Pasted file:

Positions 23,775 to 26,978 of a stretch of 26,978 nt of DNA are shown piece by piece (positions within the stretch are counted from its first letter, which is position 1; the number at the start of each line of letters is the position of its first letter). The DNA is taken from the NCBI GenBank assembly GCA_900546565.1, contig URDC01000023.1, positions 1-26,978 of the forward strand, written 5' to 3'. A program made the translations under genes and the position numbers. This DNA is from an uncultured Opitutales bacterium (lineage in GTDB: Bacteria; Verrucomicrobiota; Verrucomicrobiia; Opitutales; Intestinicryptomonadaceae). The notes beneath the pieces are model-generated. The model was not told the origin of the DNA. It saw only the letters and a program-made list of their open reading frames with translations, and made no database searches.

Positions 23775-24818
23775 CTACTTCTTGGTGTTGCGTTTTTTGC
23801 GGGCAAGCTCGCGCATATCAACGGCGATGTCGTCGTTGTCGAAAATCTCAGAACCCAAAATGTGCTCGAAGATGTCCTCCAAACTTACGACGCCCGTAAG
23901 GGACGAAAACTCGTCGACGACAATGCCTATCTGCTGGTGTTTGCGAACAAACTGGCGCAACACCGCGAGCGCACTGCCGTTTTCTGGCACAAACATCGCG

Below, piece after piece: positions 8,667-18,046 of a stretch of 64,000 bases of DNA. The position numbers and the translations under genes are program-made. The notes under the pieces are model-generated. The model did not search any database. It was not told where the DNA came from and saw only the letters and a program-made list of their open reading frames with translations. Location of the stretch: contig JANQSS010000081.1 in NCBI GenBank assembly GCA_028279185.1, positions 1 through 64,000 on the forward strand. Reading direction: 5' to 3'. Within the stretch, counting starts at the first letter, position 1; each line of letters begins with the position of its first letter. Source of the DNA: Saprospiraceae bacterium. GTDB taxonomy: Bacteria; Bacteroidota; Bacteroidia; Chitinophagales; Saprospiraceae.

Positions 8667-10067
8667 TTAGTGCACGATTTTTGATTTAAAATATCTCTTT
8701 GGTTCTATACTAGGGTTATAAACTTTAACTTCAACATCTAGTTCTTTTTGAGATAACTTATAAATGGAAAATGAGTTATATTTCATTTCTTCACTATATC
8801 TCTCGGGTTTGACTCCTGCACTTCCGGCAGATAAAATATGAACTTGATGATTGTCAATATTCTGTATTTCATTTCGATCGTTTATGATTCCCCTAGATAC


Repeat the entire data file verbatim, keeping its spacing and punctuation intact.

Positions 23,775 to 26,978 of a stretch of 26,978 nt of DNA are shown piece by piece (positions within the stretch are counted from its first letter, which is position 1; the number at the start of each line of letters is the position of its first letter). The DNA is taken from the NCBI GenBank assembly GCA_900546565.1, contig URDC01000023.1, positions 1-26,978 of the forward strand, written 5' to 3'. A program made the translations under genes and the position numbers. This DNA is from an uncultured Opitutales bacterium (lineage in GTDB: Bacteria; Verrucomicrobiota; Verrucomicrobiia; Opitutales; Intestinicryptomonadaceae). The notes beneath the pieces are model-generated. The model was not told the origin of the DNA. It saw only the letters and a program-made list of their open reading frames with translations, and made no database searches.

Positions 23775-24818
23775 CTACTTCTTGGTGTTGCGTTTTTTGC
23801 GGGCAAGCTCGCGCATATCAACGGCGATGTCGTCGTTGTCGAAAATCTCAGAACCCAAAATGTGCTCGAAGATGTCCTCCAAACTTACGACGCCCGTAAG
23901 GGACGAAAACTCGTCGACGACAATGCCTATCTGCTGGTGTTTGCGAACAAACTGGCGCAACACCGCGAGCGCACTGCCGTTTTCTGGCACAAACATCGCG

Below, piece after piece: positions 8,667-18,046 of a stretch of 64,000 bases of DNA. The position numbers and the translations under genes are program-made. The notes under the pieces are model-generated. The model did not search any database. It was not told where the DNA came from and saw only the letters and a program-made list of their open reading frames with translations. Location of the stretch: contig JANQSS010000081.1 in NCBI GenBank assembly GCA_028279185.1, positions 1 through 64,000 on the forward strand. Reading direction: 5' to 3'. Within the stretch, counting starts at the first letter, position 1; each line of letters begins with the position of its first letter. Source of the DNA: Saprospiraceae bacterium. GTDB taxonomy: Bacteria; Bacteroidota; Bacteroidia; Chitinophagales; Saprospiraceae.

Positions 8667-10067
8667 TTAGTGCACGATTTTTGATTTAAAATATCTCTTT
8701 GGTTCTATACTAGGGTTATAAACTTTAACTTCAACATCTAGTTCTTTTTGAGATAACTTATAAATGGAAAATGAGTTATATTTCATTTCTTCACTATATC
8801 TCTCGGGTTTGACTCCTGCACTTCCGGCAGATAAAATATGAACTTGATGATTGTCAATATTCTGTATTTCATTTCGATCGTTTATGATTCCCCTAGATAC